A long ways back, like in April 2011, on that infamous day where everyone gets hiiiiigh, I talked about diving back into The Elder Scrolls IV: Oblivion and giving some it another go, this time trying to play a little differently, as well as finishing up all the major guild quests. Well, that plan quickly fizzled out as that was actually the last time I played the game until this very weekend. I think my gaming ADD hit me hard, and I was off on some other adventure, one that was probably immediately followed by another adventure. And so and so on. Such is the life of a gamer…
But then, as the world outside went snow crazy, I started Oblivion all over again, giving Hodor the heave-ho and creating a creepy looking Night Elf woman witchhunter with bleach blonde hair named…Molly. She focuses on a little bit of magic and a little bit of bow and arrow action. Not bad, truly, and I was able to rush through the majority of the opening quests for the Fighters Guild, finally breaking into new territory, advancing not once, but many, many times. Oh, just look:
Swordsman, Fighters Guild (10G): Reached Swordsman rank in the Fighters Guild
Protector, Fighters Guild (10G): Reached Protector rank in the Fighters Guild
Defender, Fighters Guild (10G): Reached Defender rank in the Fighters Guild
Good job, Molly. You’ll be Master of the Fighters Guild soon enough. Four more ranks to go. That is if the power comes back on and I don’t yet have The Elder Scrolls V: Skyrim to eat up. See, on Saturday, as an October snow unseen of before descended over New Jersey and Pennsylvania, the power kept flickering on and off. And yeah, I continued to game, or tried to at least. The last straw was the power shutting down as I was exploring a cave for the quest Azani Blackheart; I hadn’t saved since I entered the cave and did not feel like doing it all over again, at least not just then. So, we’ll continue to advance in rank some other time. I promise, Molly.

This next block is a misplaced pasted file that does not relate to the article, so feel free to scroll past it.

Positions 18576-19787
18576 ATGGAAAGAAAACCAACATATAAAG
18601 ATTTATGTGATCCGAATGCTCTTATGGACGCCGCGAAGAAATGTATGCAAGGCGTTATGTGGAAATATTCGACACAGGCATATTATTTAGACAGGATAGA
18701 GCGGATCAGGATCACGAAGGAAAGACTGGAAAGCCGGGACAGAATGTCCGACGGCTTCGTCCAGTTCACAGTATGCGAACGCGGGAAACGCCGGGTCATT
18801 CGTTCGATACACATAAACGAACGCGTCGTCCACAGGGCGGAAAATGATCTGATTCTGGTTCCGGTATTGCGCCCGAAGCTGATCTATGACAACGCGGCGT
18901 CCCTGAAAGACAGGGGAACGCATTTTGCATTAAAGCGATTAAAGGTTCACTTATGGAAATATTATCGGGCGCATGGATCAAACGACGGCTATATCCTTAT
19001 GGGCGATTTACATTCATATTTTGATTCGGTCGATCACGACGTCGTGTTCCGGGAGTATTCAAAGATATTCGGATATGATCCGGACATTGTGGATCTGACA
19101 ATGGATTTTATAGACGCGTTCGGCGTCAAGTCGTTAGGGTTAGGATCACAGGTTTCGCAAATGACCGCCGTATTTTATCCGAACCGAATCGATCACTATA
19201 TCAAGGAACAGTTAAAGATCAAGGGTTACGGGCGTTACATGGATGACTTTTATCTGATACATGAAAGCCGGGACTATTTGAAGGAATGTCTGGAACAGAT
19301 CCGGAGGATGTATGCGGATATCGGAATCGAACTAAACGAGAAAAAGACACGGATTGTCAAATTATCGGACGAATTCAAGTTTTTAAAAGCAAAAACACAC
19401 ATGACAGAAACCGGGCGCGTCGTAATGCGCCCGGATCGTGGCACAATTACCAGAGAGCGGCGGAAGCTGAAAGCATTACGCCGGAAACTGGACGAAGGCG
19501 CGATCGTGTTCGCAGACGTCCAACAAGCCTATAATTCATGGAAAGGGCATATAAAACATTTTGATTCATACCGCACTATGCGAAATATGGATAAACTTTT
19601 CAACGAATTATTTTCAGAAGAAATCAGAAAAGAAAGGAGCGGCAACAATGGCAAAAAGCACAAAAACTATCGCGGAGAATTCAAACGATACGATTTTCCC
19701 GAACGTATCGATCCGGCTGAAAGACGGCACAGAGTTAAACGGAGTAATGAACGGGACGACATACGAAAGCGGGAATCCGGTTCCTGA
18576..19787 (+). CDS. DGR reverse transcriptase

What is helping this playthrough versus the one I started with Hodor is that I’m no longer worrying about all the little things, such as picking up every bit of gear to sell, collecting a thousand and seven ingredients for alchemy purposes, and always trying to level up this skill or that in hopes of reaching the next level. All that matters is the quest at hand, and as long as Molly has some potions and plenty of arrows, we’re good to go. The quests themselves are not terribly difficult; the difficulty lies with–and this is inherent in all open-world games, I guess–the player’s determination and not getting distracted by Everything Else. With blinders on, one can get through the guilds pretty fast, I’m assuming. After Fighters, I think we’ll tackle the Mages Guild since Molly does have a knack for summoning skeletons.
This spurt of Oblivion playing is also a great reminder of what worked in that game from 2005 and what’s going to be ten times more fantastic in like twelve days. Every time I speak to someone and the camera zooms in on their fugly faces, Tara makes a noise. A mixture of a gasp and utter disgust. Especially for khajiit women. It’s the best.